Despite the Sweden Democrats’ efforts to rebrand and publicly renounce Nazism, its ongoing “neo-Nazi tendencies” were noted by Tzipi Hotovely, the current Israeli Ambassador to the UK, who refused to meet the group when she was deputy foreign secretary. Ayelet Shaked, the current Israeli Interior Minister, also boycotted the Sweden Democrats; as has Israel’s Ambassador to Sweden, Ziv Nevo Kulman, who has said that Israel has no ties with the far-right party.

Although the Sweden Democrats articulates performative support for Israel, experts point to recent evidence of active antisemitism and racism.

Leaked recordings, for instance, revealed the party’s finance spokesperson Oscar Sjostedi laughing as he recounted how his co-workers in an abattoir in Iceland had kicked around sheep carcasses while shouting “Die Jews!”.

Bjorn Soder, a Sweden Democrat MP and former second Deputy Speaker of the Swedish Parliament, has said that while Jews and other minorities can hold Swedish citizenship, they “are not Swedes”.

The party also continues to advocate biological racism. According to Swedish historian Mikael Nilsson, an expert on Hitler and National Socialism, as late as a few years ago the party “still talked about different nationalities having different biological ‘essences’” and only stopped doing so in 2019 due to heavy public criticism.

Even the Swedish Committee Against Antisemitism describes the Sweden Democrats’ position on antisemitism as “flexible”. It has said that “the party is against Jew-hatred when it suits, especially when the issue can be exploited to suspect Muslims as a category” but “at the same time, the SD houses a number of representatives at different levels who have expressed antisemitism, often without this facing protests from the party leadership”.

It is therefore shocking that the introduction to Dr Stott’s report – drafted during his role as head of security and extremism at Policy Exchange – is written by Sweden Democrats MEP Charlie Weimers, who chairs the ECR’s ‘working group for religious freedom’. 

Weimers claims in his introduction that not only is “non-violent Islamism” being ignored by politicians but – in the vein of the Great Replacement theory – points to a conspiratorial alliance between Islamists and European political elites. “The politicians are still trying to buy off the Islamists and this increases their power and fattens their organisations,” he writes. “At all levels.”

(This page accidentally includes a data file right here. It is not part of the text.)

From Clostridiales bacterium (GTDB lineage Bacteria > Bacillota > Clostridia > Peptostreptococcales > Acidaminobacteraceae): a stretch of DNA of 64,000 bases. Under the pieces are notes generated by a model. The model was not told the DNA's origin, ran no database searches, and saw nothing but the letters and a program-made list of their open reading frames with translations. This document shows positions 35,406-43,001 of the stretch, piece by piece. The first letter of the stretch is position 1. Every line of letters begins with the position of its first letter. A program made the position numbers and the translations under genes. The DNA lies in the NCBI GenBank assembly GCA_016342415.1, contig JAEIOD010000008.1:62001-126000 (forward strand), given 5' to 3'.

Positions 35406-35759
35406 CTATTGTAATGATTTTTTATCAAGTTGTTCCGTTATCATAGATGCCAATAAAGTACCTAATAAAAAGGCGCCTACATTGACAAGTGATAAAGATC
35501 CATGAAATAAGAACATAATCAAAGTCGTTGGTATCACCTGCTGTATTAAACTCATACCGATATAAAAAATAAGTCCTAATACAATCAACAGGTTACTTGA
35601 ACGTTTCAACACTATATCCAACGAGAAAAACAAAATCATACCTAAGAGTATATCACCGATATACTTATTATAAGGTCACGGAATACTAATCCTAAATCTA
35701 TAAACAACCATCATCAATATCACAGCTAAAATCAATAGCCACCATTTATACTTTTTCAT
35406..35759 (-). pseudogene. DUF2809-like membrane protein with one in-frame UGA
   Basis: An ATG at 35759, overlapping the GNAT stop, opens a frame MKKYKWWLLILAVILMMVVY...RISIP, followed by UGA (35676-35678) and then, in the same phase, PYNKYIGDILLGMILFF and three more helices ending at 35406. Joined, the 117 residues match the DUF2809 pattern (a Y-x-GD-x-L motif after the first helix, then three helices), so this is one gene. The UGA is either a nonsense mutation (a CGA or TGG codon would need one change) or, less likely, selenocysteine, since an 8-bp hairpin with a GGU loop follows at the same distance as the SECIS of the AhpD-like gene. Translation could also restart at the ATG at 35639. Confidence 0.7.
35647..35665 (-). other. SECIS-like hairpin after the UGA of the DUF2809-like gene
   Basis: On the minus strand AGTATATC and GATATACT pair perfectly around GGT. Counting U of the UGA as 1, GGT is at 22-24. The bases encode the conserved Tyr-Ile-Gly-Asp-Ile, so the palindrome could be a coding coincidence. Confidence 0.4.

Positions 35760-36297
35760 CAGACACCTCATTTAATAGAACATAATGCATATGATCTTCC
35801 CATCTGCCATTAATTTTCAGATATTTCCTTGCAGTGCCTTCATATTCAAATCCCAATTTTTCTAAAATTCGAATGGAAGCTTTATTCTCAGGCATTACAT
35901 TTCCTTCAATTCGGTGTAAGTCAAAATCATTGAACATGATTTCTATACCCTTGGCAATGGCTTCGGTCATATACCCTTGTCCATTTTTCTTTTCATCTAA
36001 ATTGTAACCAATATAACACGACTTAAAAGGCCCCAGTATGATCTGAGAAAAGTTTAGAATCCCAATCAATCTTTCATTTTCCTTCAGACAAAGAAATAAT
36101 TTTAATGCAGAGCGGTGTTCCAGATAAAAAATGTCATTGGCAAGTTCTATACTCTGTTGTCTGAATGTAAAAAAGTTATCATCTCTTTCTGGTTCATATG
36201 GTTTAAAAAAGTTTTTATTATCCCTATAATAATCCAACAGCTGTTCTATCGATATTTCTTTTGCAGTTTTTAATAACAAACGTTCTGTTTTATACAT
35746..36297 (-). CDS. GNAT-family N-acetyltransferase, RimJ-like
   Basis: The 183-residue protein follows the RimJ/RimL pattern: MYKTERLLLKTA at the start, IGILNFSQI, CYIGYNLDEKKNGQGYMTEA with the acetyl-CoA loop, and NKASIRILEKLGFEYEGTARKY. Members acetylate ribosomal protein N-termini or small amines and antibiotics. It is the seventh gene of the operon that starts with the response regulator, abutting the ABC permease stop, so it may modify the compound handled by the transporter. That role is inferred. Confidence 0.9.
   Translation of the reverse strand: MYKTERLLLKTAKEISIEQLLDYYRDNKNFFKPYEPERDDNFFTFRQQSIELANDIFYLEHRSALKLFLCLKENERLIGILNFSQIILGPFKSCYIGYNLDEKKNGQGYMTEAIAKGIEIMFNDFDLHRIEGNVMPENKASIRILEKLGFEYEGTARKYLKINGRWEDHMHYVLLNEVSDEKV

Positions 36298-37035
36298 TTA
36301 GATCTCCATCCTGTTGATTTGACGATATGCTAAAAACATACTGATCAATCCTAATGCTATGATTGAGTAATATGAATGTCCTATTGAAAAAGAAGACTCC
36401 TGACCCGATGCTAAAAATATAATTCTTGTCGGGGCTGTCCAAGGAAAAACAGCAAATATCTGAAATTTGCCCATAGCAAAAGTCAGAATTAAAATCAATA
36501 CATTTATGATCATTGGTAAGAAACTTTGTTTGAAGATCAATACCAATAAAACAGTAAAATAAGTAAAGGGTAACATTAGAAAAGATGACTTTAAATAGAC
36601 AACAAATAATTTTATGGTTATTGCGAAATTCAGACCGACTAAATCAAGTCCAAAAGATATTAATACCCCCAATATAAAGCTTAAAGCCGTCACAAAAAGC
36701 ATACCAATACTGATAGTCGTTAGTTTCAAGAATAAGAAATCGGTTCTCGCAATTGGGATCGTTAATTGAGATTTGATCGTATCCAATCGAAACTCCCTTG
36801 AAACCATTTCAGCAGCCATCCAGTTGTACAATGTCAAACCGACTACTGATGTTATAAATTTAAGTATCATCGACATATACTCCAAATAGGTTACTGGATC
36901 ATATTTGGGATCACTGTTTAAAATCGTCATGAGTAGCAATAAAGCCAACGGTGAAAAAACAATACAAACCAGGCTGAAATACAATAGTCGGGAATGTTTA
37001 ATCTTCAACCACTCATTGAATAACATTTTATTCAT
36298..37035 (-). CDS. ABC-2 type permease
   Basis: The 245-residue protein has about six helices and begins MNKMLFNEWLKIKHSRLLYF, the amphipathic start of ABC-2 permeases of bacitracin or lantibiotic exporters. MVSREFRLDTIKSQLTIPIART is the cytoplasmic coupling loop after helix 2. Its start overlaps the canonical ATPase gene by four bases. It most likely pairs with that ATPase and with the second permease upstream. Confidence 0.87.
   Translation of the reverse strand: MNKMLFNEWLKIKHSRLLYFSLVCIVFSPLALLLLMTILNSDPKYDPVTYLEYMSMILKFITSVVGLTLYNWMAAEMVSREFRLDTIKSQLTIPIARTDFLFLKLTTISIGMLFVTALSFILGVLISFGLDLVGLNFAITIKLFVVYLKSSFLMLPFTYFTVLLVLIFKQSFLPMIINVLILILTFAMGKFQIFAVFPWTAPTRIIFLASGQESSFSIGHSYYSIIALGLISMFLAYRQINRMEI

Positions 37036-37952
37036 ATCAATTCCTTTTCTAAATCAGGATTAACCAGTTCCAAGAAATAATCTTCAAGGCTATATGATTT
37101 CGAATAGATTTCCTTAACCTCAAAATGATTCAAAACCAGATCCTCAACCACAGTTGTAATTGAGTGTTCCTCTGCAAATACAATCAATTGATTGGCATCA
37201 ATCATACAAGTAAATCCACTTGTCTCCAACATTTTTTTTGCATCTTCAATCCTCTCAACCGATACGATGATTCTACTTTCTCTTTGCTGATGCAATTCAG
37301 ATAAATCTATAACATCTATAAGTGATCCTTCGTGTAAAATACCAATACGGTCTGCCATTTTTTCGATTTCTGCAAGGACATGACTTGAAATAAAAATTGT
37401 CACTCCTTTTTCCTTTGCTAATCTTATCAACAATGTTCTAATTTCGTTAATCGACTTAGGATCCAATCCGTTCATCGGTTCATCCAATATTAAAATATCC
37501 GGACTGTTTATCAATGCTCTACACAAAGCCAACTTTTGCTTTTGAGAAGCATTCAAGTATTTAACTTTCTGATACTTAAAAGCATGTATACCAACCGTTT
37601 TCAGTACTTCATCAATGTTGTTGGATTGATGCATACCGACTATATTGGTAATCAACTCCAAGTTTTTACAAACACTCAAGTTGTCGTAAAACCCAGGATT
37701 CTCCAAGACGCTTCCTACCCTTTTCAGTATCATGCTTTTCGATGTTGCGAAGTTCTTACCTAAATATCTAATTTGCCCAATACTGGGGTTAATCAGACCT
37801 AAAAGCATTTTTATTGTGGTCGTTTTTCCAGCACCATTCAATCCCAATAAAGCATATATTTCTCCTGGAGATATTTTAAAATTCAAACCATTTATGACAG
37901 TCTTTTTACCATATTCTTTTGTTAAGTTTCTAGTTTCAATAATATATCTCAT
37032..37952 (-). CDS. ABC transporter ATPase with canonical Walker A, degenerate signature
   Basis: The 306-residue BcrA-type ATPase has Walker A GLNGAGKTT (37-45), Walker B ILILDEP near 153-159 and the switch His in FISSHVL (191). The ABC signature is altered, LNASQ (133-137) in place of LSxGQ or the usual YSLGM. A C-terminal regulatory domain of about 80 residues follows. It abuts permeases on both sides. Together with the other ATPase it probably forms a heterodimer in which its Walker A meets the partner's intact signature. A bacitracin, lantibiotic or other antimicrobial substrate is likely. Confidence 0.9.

Dr Stott’s report goes to pains to characterise a wide variety of Muslim civil society groups as a sprawling hydra-like web of evil laundering Shariah Law into the West as part of a secretive Muslim Brotherhood agenda.

The Sweden Democrats appears to have played the lead role in the ECR Group in supporting the publication of Dr Stott’s report. Weimers organised and hosted the launch of the report, at which he described his role in commissioning the report and assigning its core objectives. 


Research Integrity

Either Policy Exchange is incapable of recognising far-right extremism; or it recognises it but is willing to work with and channel it for its own purposes.

It is ironic that in attacking critics of Prevent as enablers of terrorism, its new report leverages far-right extremist conspiracy theories that portray Muslims as a homogenous ‘enemy within’ in Western societies.

It is even more ironic that David Cameron finds himself siding with ideas tracing back to a far-right ideologue he once described as a “complete idiot”.

Neither Cameron nor Policy Exchange responded to requests for comment.

But what is perhaps most unnerving is that one co-author of the report, Policy Exchange’s top counter-extremism expert, has worked closely with an antisemitic political party in Europe which is currently being boycotted by Israel. This should give anyone pause for thought about the integrity of this research.

A robust debate on how to successfully counter the scourge of terrorism and extremism is sorely needed. But this report reveals how far-right narratives are disfiguring public discourse and polarising communities even further.